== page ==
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How to Resist the Temptation of Fast Fashion

How to Resist the Temptation of Fast Fashion

Life moves pretty fast, but nowadays, fashion moves even faster. What’s considered trendy today might be outdated by next month.

Thanks to social media and the growing popularization of online influencers, the fast fashion industry has grown into a 99-billion-dollar industry—and it’s only predicted to grow to 136 billion by 2026.

Now, large-scale growth isn’t inherently bad, for example, the tech boom of the mid-1990s and early 2000s ushered in a new era of jobs, opportunities, and innovation. But like all good things, it was good until it wasn’t. And the same can be said for the effects of fast fashion.

Fast fashion is appealing for several reasons. One, it makes clothing more affordable and accessible, especially to lower-income consumers. And two, it makes staying up to date with fashion trends easier, since you can always rely on fast fashion brands to produce the latest style for rock-bottom prices. 

But that’s where the benefits of fast fashion end.

 

Why Fast Fashion Is Dangerous 

Promoting Unethical Labor Practices 

Let’s think for a minute. Why is fast fashion so affordable? Is it because big corporations are cutting prices for customers but taking the hit to their bottom line? No, of course not. If anything, they’re making even more money being a fast fashion retailer. How? Well, the money must come from somewhere. And the scary truth is these fast fashion companies exploit workers in low-income countries. They set up sweatshops in areas where the minimum wage is pennies and force employees to work 14 to 16-hour days. Often 7 days a week. Worse, there are little to no working-condition regulations in these countries. So big brands are under no obligation to create healthy or even safe environments for their employees—and they often don’t.

  

Feeding A Wasteful Consumer Culture

Have you ever gotten a rush after completing an online purchase? Maybe you always leave stores like Target and TJ Maxx in a good mood. Well, you’re not alone, studies have proven that shopping can release endorphins and dopamine in our brains, making us feel happier in the moment. But that emotional high doesn’t last forever and it’s not long before we’re back online or at the store chasing that feeling once again. And fast fashion makes it even easier to chase that pleasure with routine high frequency. With its perceived high value but low-cost payout, it’s easy to see why people turn to it. This would be fine if the clothing people bought from fast fashion stayed in their closets for an extended period, but studies show the average fast fashion garment is only worn seven times before being discarded. Compared to the 120-time average a sustainable outfit is worn. All this to say, fast fashion is encouraging us to consume more and faster. Something that hurts our wallets and leads to unwanted clutter in our homes.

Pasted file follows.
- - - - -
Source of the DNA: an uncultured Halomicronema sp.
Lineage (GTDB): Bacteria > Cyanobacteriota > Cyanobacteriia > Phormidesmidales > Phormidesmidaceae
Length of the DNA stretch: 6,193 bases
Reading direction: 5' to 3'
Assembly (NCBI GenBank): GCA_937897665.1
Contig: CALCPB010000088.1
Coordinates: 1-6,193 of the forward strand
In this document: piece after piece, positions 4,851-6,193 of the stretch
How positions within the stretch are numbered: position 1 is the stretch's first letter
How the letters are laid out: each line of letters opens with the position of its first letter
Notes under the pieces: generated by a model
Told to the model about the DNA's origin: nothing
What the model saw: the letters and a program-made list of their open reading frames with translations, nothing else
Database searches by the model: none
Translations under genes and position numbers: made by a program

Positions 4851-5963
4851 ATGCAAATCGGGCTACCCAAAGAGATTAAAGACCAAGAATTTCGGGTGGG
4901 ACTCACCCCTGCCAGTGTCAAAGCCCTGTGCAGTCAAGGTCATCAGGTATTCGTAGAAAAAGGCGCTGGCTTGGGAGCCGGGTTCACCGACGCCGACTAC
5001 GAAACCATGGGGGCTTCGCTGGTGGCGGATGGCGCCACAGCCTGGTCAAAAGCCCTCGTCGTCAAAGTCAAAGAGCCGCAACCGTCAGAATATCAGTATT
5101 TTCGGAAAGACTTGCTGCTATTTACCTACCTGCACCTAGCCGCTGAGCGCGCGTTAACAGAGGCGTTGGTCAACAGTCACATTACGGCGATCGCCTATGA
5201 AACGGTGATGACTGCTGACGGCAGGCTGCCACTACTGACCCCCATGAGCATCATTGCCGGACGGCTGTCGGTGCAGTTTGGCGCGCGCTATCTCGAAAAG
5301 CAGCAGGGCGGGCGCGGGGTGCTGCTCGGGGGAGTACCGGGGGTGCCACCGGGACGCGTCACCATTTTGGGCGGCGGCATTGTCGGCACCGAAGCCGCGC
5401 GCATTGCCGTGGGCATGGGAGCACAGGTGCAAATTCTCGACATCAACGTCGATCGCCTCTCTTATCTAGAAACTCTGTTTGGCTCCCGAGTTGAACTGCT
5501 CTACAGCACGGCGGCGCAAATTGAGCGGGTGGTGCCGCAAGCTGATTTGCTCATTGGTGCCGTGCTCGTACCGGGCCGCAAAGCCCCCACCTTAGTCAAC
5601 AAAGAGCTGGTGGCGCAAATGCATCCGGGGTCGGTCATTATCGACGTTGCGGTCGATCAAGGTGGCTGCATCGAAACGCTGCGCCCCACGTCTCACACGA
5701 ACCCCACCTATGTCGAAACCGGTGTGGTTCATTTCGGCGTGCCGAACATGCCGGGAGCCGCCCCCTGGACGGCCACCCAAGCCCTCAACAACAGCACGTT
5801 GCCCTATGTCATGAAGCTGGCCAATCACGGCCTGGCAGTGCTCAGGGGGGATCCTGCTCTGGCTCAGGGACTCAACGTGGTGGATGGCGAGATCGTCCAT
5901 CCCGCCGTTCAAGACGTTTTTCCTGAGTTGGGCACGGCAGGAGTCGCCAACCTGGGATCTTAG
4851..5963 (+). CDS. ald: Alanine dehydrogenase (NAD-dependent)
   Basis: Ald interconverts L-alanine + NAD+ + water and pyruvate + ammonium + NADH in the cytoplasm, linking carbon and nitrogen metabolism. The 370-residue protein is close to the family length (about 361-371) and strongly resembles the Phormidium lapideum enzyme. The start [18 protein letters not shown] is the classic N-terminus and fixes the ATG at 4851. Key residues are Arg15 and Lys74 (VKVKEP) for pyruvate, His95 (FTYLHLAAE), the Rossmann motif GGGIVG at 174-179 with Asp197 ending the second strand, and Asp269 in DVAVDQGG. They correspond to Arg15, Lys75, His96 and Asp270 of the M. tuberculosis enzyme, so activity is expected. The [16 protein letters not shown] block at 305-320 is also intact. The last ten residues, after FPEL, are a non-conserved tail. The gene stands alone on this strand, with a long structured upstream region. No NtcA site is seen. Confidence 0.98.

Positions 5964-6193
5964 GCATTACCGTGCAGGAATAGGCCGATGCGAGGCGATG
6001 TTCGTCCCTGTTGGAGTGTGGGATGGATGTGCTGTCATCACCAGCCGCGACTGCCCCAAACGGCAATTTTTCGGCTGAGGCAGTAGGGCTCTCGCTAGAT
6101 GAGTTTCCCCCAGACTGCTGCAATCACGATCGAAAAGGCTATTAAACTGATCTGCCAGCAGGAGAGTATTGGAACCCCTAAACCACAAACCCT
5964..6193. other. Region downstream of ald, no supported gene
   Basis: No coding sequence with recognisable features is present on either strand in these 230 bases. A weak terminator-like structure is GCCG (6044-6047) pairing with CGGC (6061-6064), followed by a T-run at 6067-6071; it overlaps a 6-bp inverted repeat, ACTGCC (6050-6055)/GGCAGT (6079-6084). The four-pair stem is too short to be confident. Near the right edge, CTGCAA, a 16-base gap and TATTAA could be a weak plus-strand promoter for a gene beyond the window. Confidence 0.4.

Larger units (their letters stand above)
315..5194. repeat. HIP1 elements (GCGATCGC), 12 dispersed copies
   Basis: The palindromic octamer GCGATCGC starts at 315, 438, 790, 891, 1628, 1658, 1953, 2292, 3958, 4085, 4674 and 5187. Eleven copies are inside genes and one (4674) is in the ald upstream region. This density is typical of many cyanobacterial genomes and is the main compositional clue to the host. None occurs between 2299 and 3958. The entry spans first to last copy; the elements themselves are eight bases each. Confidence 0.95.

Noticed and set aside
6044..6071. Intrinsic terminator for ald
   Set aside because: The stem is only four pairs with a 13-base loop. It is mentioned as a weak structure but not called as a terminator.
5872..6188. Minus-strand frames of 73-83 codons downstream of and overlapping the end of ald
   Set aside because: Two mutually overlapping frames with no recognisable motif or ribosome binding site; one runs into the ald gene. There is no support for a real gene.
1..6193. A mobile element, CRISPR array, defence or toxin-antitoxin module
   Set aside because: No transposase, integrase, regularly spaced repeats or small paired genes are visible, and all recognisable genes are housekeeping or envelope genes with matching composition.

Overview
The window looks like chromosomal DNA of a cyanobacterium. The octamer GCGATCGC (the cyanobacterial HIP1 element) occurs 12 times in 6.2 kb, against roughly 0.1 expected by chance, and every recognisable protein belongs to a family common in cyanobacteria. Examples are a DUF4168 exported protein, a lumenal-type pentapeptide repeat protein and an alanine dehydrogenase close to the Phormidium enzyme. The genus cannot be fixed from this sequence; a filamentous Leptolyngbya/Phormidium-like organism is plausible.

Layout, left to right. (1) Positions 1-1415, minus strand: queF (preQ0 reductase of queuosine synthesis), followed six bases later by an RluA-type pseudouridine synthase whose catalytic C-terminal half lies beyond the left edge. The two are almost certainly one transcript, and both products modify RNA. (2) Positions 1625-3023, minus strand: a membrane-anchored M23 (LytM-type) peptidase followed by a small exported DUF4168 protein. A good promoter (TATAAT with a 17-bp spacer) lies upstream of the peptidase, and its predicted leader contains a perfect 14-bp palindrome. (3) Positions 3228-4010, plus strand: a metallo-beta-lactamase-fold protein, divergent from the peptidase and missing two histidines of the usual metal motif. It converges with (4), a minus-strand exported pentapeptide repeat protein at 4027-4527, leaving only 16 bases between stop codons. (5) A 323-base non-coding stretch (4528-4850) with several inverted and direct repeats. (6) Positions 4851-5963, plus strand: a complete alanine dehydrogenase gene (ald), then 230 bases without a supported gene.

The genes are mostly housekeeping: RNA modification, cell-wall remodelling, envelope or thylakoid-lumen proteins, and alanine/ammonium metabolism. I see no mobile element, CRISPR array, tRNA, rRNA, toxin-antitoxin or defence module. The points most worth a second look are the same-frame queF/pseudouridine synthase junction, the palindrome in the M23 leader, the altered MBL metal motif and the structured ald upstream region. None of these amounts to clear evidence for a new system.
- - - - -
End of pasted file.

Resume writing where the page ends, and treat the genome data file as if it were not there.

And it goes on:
Contributing To Environmental Decay

Everything we’ve told you about fast fashion has been building up to this point. The bottom line is fast fashion is detrimental to the environment. Currently, fast fashion contributes a tenth of the world’s carbon emissions. From unregulated factories that pollute freshwater supplies to the sheer number of items that end up in landfills and emit harmful CO2 gas, the negative effects of fast fashion reach far and wide. And it’s only getting worse.